Along the Vltava is tricky due to the hills on the other side, which can get in the way of the sun and the colorful clouds on the horizon. But the reflecting water can make up for that if the sky takes on an interesting color, and there is usually some classic piece of architecture you can work into the frame.

Sunset in the mist from Riegrovy sady
Sunset in the mist from Riegrovy sady/ photo by Raymond Johnston

Vyšehrad is good for a lot of the year due to its elevation. You can get bridges and reflections in the water.

In the fall and into the winter, Parukářka is good, and you can get the sun near the Žižkov TV Tower. There are also good views from Grébovka villa and Havlíčkovy sady in the fall and winter, with some skyscrapers on the horizon.

In the very late summer, the bridges Štefánikův most or Hlávkův most let you get the sun setting on the water with the Castle on the side.

Sunset over Prague/ photo by Raymond Johnston
Sunset from Riegrovy sady / photo by Raymond Johnston

A new place that is really flexible is back of the Deloitte building and the Churchill project, overlooking the back of the main train station.

The older part of the station has glass domes that catch the light, and there is also a view of Prague Castle and some Old Town spires in the background. It is high up and has no trees at all, so nothing will be in the way most of the year.

But every neighborhood has a few good spots.

Sunset from behind Praha hlavní nádraží
Sunset from behind Praha hlavní nádraží / photo by Raymond Johnston

How do you determine the time of sunsets? Is there an app for that?

The sunset time and location changes every day. Latest and furthest to the right as you face the sun is on the summer solstice, around June 21 give or take a day. This is technically at 9:15 pm, but you have to go about half an hour earlier to catch the sun above the horizon.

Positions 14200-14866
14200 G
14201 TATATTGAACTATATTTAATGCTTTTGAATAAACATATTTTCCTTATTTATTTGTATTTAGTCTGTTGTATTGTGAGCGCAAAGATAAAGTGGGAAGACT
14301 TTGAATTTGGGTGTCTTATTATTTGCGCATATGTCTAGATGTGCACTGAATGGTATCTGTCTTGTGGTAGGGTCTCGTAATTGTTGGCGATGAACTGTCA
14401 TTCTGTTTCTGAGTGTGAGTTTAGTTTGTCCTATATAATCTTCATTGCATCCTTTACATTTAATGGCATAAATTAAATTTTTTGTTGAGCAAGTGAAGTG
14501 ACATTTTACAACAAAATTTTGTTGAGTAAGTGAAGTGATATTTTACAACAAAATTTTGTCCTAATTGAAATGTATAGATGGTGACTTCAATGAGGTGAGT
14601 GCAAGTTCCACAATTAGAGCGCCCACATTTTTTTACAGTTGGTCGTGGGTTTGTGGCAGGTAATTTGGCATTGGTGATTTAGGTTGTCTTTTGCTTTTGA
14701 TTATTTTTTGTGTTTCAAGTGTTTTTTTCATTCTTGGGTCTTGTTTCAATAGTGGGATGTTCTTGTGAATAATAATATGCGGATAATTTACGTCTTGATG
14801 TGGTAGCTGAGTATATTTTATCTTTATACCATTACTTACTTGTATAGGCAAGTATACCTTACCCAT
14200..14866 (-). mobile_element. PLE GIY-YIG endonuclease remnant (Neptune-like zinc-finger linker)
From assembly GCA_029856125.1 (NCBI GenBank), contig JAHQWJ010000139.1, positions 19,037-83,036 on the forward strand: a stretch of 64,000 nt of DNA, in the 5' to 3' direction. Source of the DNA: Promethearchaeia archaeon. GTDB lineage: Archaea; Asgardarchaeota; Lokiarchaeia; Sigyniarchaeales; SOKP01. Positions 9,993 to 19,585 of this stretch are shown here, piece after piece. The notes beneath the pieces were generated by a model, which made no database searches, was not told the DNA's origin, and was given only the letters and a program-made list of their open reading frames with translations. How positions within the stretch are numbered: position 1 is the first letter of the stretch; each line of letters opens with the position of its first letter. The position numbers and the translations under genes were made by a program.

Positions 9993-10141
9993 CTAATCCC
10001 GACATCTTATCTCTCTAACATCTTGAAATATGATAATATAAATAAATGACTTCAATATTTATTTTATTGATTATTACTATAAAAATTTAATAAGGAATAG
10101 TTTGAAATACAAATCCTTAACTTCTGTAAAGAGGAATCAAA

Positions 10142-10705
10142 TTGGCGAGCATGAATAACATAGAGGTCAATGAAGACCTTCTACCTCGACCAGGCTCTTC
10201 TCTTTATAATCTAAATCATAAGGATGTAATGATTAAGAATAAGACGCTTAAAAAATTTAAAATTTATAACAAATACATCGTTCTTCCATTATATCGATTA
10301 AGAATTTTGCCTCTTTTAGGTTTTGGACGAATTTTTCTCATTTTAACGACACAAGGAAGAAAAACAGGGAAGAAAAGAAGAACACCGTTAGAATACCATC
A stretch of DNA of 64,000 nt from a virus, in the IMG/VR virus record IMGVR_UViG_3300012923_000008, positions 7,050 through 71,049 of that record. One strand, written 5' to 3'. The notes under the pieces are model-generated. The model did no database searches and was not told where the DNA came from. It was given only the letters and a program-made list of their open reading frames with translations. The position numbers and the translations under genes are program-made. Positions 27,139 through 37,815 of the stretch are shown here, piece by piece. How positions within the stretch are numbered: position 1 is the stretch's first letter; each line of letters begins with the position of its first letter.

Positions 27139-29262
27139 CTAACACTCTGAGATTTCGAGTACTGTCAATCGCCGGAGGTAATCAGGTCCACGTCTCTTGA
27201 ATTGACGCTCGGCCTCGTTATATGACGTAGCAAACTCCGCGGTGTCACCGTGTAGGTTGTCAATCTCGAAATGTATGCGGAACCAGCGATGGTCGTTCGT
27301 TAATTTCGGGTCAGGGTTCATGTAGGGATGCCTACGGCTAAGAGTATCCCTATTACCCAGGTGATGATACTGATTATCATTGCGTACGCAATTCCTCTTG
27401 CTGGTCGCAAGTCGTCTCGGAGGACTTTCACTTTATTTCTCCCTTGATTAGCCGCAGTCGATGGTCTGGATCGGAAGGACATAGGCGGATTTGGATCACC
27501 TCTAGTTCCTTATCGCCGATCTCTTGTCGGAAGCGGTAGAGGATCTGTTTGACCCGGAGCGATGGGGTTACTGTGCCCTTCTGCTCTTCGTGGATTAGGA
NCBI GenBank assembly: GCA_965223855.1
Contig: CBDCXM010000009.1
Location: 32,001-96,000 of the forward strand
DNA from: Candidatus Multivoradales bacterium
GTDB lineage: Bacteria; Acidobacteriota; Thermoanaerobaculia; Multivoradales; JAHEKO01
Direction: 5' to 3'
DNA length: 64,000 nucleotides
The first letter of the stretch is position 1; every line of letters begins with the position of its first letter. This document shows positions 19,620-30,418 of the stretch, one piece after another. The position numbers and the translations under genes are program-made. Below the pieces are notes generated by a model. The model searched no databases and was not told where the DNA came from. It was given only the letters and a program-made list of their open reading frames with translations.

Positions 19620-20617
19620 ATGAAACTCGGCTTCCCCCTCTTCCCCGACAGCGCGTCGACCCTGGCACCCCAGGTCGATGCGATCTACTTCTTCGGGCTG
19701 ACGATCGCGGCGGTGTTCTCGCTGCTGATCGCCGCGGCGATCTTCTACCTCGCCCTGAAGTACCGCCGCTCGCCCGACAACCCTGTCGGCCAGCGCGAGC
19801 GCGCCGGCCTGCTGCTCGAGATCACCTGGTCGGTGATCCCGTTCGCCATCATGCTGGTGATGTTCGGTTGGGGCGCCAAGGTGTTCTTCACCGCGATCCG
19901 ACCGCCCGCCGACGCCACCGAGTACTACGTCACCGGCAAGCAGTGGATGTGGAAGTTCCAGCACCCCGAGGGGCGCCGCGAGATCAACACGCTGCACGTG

The earliest is the winter solstice, at December 21 or so. Then it is at 4:01 pm. Remember we lose an hour at the end of Summer Time, which the EU is going to abandon soon.

Red srays from the sum creeping under the clouds / photo by Raymond Johnston
Red rays from the sun creeping under the clouds / photo by Raymond Johnston

There are astronomy websites with the sunrise and sunset times for Prague, and several astronomy apps that are useful for showing the angle of the sun and moon. Just typing “sunset Prague” into Google will get you the time every day.

How long do you shoot for?

It depends on the day. If it is all clouds or no clouds, then not very long. A cloudless day is the most boring sunset. They are all the same. On overcast days, there is also nothing but you shouldn’t give up too fast. Sometimes the sun gets under the clouds beneath the horizon and the sky can turn red for a few minutes quite unexpectedly. Even in the rain.

Sunset over Prague Castle / via Raymond Johnston
Sunset over Prague Castle / via Raymond Johnston

Then sometimes in summer the clouds are still reflecting red light a good half hour after sunset.

You share a lot on social media, what kind of response does it get?

A lot of my posts on Facebook are friends only. I only share a few with everyone, as I don’t want to overshare with strangers and look like a spammer.